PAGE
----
View Full Version : new genre

12-11-2003, 11:03 AM
I recently thought of giving pastels a try, and following a couple of monochromes I have now delved in the intricacies of colour. My experience with oils tends to be a handicap at the moment as I try to treat pastels in a similar fashion, and it just doesn't work. Hopefully I will persevere, but any advice is welcome, so long as it's not "Give up" :)

Kathryn Wilson
12-11-2003, 12:12 PM
By no means should you "give up"! This is a great first try and you should do more. I can see where the oil paint influence comes in and I don't think that hurts this painting at all.

There's lots to learn in pastel and the more you do the more you learn. Try one of the pastel projects going on now - I think the one Dawn is hosting would be good for you to work on.

There is also a thread of weekly sketches - it gets you working and quickly too.

Please read all the great help and info contained in the Pastel Library - you'll see there no end to different techniques.

Welcome aboard! :D

12-11-2003, 01:56 PM
Brian, we all adapt pastels to our styles, that's one of the neat things about them....try changing this in a photo program to grayscale, I think if you introduce a touch more color and tonal change you'll be happier...heaven's no...don't give up! Show us whatchagot!!! :D

12-11-2003, 02:28 PM
Brian, you CAN treat pastels in a similar manner to oils. You can blend with them, as you might blend with oils - you can even use a finger for blending (f you are using soft pastels that is; with oil pastels, you can dip a cotton bud into turps or white spirit and blend); you can use them on their sides for wide, sweeping coverage as if you were using a big brush (chalk pastels, that is); you can make calligraphic marks as if you were using a small brush; you can "overpaint" and the beauty of pastels is you do not have to wait for the under layers to dry; you can get rid of chalk pastel marks by brushing them off, as you might wipe off oil paint; you can work your lights and highlights at the end, as you do with any opaque medium. Really, it is quite close, in fact, to the way you might work with oils - you just need to learn a different language of marks, using the stick directly on the surface, instead of mixing colour on a palette and applying with brush or palette knife.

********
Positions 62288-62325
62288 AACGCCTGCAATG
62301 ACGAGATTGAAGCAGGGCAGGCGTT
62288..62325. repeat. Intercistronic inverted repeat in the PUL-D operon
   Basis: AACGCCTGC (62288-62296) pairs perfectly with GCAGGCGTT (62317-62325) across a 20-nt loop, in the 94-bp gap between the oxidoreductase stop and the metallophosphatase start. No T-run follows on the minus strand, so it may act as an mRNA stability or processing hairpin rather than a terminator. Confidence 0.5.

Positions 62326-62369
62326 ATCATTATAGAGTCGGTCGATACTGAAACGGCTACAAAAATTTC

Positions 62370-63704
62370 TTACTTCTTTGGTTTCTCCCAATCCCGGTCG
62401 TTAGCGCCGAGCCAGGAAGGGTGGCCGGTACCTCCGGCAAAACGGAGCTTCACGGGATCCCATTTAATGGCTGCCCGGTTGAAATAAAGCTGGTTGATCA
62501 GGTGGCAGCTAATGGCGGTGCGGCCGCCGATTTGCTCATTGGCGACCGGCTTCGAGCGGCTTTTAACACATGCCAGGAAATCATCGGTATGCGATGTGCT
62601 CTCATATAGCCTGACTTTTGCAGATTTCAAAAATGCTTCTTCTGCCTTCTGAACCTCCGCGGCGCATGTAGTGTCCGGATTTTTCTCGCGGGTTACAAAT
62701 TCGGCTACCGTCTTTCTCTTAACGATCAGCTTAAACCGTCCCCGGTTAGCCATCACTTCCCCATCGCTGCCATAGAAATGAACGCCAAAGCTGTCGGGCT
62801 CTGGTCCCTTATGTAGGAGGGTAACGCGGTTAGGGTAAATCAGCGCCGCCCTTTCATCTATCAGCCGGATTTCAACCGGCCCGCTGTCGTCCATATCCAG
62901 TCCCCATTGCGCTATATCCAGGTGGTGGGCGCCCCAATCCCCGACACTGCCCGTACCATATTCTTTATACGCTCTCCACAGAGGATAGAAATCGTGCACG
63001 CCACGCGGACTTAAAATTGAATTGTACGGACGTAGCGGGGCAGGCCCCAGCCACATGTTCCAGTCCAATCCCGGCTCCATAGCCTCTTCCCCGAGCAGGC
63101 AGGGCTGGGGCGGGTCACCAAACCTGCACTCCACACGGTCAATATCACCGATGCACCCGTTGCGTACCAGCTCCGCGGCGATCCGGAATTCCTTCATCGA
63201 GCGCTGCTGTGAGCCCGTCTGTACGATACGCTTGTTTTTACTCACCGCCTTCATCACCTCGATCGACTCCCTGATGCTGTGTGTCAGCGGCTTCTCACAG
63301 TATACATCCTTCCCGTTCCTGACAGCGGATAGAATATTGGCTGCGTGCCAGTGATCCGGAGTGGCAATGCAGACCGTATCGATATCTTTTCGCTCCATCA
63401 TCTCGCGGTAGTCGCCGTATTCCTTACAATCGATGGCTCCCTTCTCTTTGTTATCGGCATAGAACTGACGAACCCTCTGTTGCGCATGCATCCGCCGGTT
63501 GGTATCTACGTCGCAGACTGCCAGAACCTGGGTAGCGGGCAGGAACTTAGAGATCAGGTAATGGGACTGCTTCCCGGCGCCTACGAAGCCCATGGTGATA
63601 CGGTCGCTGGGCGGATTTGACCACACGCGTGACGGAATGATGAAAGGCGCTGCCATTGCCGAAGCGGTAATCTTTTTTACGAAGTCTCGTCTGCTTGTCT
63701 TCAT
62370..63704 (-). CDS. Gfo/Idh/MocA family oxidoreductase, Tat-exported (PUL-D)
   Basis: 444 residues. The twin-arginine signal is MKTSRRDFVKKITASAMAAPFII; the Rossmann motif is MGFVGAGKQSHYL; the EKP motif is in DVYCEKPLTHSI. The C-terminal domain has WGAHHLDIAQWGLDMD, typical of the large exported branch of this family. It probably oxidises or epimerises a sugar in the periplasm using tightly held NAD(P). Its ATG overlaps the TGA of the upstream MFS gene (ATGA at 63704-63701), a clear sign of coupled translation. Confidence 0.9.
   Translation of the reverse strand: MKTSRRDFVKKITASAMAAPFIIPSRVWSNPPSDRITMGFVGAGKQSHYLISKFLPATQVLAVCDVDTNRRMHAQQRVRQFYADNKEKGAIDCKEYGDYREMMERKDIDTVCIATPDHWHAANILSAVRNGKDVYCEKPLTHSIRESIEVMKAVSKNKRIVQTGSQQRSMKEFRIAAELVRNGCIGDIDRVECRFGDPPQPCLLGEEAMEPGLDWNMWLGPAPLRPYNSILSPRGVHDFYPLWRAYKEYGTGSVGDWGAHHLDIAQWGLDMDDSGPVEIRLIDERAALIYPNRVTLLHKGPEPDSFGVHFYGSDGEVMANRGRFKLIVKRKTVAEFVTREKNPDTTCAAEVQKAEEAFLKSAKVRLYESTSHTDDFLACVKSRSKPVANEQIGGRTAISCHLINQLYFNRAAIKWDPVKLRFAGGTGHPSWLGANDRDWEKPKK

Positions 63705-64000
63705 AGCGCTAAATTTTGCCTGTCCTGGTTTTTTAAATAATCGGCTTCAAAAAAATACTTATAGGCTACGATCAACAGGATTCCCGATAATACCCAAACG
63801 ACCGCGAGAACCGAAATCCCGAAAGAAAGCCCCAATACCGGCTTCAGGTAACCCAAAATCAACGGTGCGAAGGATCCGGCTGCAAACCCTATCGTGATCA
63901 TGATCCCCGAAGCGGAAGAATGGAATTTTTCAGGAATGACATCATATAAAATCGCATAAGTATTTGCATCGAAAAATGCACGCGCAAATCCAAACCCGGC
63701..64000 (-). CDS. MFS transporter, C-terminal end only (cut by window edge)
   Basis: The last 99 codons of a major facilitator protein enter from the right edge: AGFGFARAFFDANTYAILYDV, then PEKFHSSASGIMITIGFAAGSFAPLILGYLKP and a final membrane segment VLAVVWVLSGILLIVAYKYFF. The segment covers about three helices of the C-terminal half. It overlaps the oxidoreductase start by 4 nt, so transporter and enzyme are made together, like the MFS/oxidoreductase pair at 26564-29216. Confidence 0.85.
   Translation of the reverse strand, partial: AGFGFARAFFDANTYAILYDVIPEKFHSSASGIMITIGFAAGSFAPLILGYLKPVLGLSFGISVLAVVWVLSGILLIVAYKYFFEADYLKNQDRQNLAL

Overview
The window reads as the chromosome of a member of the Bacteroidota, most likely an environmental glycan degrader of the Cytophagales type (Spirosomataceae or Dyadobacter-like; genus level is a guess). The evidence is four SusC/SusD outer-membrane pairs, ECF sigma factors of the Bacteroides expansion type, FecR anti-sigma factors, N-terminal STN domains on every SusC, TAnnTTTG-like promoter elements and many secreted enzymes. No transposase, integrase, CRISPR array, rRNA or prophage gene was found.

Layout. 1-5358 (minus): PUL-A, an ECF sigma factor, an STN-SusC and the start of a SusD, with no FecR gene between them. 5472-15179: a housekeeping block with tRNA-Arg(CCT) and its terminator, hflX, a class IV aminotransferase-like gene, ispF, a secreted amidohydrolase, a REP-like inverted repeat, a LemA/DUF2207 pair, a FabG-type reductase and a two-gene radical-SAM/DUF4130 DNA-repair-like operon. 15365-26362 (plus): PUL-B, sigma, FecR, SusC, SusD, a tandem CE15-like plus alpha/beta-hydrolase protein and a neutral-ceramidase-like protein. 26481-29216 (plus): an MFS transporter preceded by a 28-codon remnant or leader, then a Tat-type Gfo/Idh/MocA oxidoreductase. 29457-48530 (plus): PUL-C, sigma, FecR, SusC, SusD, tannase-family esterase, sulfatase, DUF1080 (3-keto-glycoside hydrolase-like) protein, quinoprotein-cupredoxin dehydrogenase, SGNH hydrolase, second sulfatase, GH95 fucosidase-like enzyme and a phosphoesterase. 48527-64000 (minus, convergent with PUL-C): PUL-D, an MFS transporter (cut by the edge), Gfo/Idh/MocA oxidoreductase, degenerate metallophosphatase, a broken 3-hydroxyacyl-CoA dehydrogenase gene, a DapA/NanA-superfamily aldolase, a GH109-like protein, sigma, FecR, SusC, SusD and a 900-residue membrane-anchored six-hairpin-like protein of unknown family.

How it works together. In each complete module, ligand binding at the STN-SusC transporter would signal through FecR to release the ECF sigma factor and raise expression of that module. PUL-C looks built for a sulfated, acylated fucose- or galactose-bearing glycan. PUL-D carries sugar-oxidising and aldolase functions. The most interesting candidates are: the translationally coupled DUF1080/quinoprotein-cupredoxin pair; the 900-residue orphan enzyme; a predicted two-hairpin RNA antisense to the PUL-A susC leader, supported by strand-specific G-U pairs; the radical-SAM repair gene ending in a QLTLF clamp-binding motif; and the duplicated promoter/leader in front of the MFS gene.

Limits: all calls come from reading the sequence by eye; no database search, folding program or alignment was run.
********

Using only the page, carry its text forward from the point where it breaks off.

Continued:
Be patient with yourself; even tho there are similarities of approach, it IS different, and you need to learn the differences gradually. Try different coloured surfaces; try an "underpainting" in acrylic or gouache or watercolour; be brave with colour mixing on the surface too. Have fun - pastel is a very forgiving medium!


12-11-2003, 06:25 PM
Well Brian.. I am REALLY impressed with this one ! Must be the teacher you had !!! LOL !!!

Look forward to some more soon Brian. :)

12-11-2003, 07:05 PM
Dyin & Kyle, no I'm not going to give up, I just didn't want anyone to give me that as advice :) . Thankyou for your useful comments.
Jackie, a wealth of information right there so thankyou, and I'll keep practicing.
Marcia, thanks so much for the encouragement. This is the greatest site :)

12-12-2003, 12:58 PM
Brian I love the way you blended the pool of water at the bottom of the waterfall and I love the sparkle on the the waterfall...it dances. Keep going.